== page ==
No black cloud so far over new Environment Minister Laila Iskandar

Laila Iskandar, the interim government’s minister of environment, is rolling up her sleeves to try and find solutions to Egypt’s crippling environmental issues.

As a community development practitioner, solid waste management expert, and consultant, Iskandar’s portfolio and experience guarantee that she should be Egypt’s best environment minister to date, provided her efforts are not curtailed by other, more influential ministries. 

On Thursday morning, she presented her vision and priorities to a group of journalists during a press conference held at the Cairo House in Fustat.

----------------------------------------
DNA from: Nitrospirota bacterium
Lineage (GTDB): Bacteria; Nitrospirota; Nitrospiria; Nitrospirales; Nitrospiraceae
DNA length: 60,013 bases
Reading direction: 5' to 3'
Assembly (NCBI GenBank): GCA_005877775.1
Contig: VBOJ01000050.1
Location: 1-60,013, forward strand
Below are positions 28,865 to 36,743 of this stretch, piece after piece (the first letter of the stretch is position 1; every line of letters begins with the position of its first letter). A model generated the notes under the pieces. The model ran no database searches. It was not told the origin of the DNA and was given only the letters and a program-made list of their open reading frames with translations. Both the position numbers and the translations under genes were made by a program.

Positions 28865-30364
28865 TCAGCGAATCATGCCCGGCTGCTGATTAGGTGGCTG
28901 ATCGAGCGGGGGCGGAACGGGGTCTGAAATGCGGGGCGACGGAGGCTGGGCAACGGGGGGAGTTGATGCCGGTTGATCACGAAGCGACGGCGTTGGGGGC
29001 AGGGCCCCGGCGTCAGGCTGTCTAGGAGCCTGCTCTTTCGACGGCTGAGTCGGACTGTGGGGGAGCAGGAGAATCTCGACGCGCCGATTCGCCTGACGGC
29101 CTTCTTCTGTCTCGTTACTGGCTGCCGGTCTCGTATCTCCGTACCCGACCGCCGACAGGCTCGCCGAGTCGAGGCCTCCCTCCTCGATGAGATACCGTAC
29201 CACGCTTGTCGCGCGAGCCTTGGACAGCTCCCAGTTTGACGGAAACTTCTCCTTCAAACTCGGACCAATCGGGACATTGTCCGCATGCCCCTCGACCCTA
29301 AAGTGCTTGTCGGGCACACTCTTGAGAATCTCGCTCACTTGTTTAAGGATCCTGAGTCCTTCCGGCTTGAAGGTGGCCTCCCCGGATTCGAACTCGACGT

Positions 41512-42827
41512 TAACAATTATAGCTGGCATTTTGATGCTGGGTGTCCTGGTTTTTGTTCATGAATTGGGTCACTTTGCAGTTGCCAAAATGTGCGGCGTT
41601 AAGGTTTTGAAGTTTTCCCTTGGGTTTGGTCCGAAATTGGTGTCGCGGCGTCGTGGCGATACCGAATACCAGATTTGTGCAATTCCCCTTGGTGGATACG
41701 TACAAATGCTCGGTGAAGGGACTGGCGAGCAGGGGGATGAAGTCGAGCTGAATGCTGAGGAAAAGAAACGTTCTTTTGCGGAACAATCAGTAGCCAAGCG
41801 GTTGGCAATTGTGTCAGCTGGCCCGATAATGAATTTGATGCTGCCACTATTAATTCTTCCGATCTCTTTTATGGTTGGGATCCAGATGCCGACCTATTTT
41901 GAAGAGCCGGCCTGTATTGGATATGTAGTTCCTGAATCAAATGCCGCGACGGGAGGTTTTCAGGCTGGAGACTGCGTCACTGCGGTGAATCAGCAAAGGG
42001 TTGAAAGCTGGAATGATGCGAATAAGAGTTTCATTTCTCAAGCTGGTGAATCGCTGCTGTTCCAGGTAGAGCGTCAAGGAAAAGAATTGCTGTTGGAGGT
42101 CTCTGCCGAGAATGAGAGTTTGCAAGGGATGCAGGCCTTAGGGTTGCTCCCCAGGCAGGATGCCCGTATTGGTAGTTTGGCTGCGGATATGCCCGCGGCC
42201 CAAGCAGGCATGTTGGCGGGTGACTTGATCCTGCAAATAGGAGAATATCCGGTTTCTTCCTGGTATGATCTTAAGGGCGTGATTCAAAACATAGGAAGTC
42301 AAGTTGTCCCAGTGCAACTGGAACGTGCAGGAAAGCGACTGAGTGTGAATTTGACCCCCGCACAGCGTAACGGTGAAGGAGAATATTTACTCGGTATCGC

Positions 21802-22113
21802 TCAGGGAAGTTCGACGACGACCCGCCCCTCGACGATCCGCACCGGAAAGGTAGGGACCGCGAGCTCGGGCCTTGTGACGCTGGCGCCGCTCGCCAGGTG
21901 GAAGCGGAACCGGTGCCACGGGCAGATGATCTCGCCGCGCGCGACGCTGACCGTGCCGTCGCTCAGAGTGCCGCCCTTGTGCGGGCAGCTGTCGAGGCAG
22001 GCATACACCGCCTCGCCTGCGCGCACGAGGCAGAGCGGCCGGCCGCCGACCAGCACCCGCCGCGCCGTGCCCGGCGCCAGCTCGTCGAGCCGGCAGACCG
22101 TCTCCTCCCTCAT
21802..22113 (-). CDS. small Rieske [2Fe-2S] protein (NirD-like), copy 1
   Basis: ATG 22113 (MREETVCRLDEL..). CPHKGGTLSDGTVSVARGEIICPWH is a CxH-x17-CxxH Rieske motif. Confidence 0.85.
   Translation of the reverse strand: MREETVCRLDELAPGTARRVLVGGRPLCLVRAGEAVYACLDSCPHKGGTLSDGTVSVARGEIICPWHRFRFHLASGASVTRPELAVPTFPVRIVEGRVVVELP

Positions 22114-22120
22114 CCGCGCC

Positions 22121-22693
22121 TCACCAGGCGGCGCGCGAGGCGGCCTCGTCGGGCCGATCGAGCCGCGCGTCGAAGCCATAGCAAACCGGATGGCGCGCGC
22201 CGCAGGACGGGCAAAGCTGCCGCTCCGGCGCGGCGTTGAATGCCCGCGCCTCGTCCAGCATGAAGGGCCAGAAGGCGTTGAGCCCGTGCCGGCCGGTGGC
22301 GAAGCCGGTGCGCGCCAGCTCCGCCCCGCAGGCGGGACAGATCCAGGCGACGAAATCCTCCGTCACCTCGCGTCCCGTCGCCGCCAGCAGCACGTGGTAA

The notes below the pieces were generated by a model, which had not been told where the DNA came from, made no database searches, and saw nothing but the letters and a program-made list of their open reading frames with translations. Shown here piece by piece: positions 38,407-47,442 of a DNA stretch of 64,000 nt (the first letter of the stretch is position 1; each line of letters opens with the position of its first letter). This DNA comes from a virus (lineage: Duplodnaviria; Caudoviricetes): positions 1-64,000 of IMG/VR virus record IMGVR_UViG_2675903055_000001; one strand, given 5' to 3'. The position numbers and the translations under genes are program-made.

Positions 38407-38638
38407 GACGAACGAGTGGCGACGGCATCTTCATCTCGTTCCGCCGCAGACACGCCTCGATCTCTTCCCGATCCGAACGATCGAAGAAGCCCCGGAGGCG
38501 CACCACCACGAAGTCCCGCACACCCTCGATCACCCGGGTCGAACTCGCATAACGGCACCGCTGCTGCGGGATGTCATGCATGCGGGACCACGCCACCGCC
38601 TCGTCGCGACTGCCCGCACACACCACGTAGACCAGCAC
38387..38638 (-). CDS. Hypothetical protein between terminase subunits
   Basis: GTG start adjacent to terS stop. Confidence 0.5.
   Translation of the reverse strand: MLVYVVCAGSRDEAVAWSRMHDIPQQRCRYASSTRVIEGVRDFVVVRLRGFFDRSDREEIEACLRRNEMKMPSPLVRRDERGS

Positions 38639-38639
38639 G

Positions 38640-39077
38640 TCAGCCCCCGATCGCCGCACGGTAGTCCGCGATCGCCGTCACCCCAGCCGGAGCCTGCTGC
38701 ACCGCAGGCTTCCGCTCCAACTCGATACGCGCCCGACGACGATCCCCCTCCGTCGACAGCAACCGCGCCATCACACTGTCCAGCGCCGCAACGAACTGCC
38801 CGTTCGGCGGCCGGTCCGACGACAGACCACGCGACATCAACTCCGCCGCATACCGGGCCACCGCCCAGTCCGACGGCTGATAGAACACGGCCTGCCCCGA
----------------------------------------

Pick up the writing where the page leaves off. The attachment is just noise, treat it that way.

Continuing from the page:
“Egypt is turning a new page in its history, and I hope that alongside the country, the environment will change as well. I would like to open a new channel of discussion with journalists,” she declared as sighs of relief passed through the audience. Communication with the environment ministry, or any other ministry for that matter, often yields more frustration than results.

Of the ministry’s total budget for the year 2013-2014, which reaches LE292 million, the bulk—LE155 million—will be allocated to Iskandar’s priority projects, which are solid waste management and rice straw recycling.

Iskandar is convinced that the biggest challenge ahead is to solve solid waste management issues, and she insists that this cannot be done without an efficient collaboration between the government, private institutions, and civil society.